Inadequate amount of air in a tire, which will cause the sidewalls to flex more extremely and the tire to generate extreme heat. Under-inflation compromises handling and can result in tire failure.
A compulsory grading system, developed by the U.S. Department of Transportation, for summer and all-season tires sold in the United States. The UTQG provides comparative manufacturer information. Tires are subjected to a series of government tests that measure performance in tread wear, traction and temperature resistance. The testing is done by the manufacturer. Because of this fact, it is not accurate to compare the grading between brands. Each manufacturer uses different methods to obtain the grading; hence, differences in results will vary.
The up and down motion of a tire. The flexibility of a tire’s casing enables it to absorb shock from this up and down motion.
That portion of tread pattern that is “open,” thus creating tread “edges.” The amount of void area and how it’s designed is what gives a tire its distinctive tread pattern and contributes to its handling characteristics. Void areas reduce tread stiffness, but also reduce the tire’s dry traction.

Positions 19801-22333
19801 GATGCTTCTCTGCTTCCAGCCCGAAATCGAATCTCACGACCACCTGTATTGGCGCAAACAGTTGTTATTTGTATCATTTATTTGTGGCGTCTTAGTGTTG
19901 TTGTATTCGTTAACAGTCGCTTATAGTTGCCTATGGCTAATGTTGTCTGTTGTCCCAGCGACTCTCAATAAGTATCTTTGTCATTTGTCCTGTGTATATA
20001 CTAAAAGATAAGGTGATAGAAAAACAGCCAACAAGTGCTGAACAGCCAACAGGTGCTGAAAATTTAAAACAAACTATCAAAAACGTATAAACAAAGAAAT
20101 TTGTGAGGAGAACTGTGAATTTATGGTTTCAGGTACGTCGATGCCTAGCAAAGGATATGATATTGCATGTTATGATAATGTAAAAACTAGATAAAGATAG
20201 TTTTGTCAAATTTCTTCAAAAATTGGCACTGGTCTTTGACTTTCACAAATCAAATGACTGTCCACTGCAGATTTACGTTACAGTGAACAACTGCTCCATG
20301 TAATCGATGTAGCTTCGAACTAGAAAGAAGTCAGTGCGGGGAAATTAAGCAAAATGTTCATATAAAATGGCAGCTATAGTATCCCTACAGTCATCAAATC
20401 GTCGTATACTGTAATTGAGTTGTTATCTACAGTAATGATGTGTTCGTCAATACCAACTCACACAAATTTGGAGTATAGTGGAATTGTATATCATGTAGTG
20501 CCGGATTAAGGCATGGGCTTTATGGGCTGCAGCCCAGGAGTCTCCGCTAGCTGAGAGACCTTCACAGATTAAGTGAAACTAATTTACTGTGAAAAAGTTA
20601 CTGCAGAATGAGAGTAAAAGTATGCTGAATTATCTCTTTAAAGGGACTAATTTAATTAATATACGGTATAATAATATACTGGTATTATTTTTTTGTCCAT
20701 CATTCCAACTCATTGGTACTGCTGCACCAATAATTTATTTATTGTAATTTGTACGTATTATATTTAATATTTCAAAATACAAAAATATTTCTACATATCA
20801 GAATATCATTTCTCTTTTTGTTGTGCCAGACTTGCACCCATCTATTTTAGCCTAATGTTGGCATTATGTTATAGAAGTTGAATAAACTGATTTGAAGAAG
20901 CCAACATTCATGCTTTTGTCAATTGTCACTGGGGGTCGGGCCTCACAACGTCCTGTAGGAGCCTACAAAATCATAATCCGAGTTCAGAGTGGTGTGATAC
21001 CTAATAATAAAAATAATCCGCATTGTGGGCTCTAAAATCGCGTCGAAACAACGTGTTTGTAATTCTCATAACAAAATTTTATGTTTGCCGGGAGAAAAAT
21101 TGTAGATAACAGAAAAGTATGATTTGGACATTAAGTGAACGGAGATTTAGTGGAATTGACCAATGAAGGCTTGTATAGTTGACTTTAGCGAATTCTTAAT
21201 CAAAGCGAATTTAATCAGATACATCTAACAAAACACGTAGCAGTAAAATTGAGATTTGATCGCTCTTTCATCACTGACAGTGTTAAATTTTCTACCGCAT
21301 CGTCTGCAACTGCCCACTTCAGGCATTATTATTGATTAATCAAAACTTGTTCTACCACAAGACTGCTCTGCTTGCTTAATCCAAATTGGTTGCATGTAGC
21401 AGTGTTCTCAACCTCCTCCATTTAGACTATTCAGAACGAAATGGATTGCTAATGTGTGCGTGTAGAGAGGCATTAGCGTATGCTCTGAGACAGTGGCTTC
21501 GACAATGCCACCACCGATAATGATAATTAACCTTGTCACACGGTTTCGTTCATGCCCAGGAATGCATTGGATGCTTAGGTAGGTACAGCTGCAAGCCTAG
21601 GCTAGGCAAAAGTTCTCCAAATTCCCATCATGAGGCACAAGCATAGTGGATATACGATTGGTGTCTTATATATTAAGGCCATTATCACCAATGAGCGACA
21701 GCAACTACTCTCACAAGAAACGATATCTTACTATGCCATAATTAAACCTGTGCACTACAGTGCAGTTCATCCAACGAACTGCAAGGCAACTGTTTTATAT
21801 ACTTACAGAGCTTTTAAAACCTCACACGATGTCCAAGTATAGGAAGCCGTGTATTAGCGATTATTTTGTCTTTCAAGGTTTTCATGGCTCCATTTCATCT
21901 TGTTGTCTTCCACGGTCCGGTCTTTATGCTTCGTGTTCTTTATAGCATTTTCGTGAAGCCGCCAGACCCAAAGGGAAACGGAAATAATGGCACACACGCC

The irreversible process of heating rubber under high pressure with sulfur to improve the rubber’s strength, elasticity and resistance to swelling and abrasion. Charles Goodyear invented the vulcanization process in 1844.
The width of the opening in the tire. This measurement is from one bead, across the opening, to the other bead. This measurement is in inches. Example: P205/70R15 – the wheel diameter is 15 inches and will fit a 15-inch rim.
Z-speed rated tires originally reflected the highest tire speed rating – i.e., in excess of 149 mph. When new cars were developed that could exceed this speed, the automotive industry added the W and Y ratings. While a Z-speed rating still often appears, such as 215/50ZR16 91W, the Z in the size signifies a maximum speed capability in excess of 149 mph; the W in the service description indicates the tire’s 168 mph maximum speed. When the Y-speed rating in a service description is enclosed in parentheses, such as 285/35ZR19 (99Y), the top speed of the tire has been tested in excess of 186 mph, indicated by the service description as shown in the chart.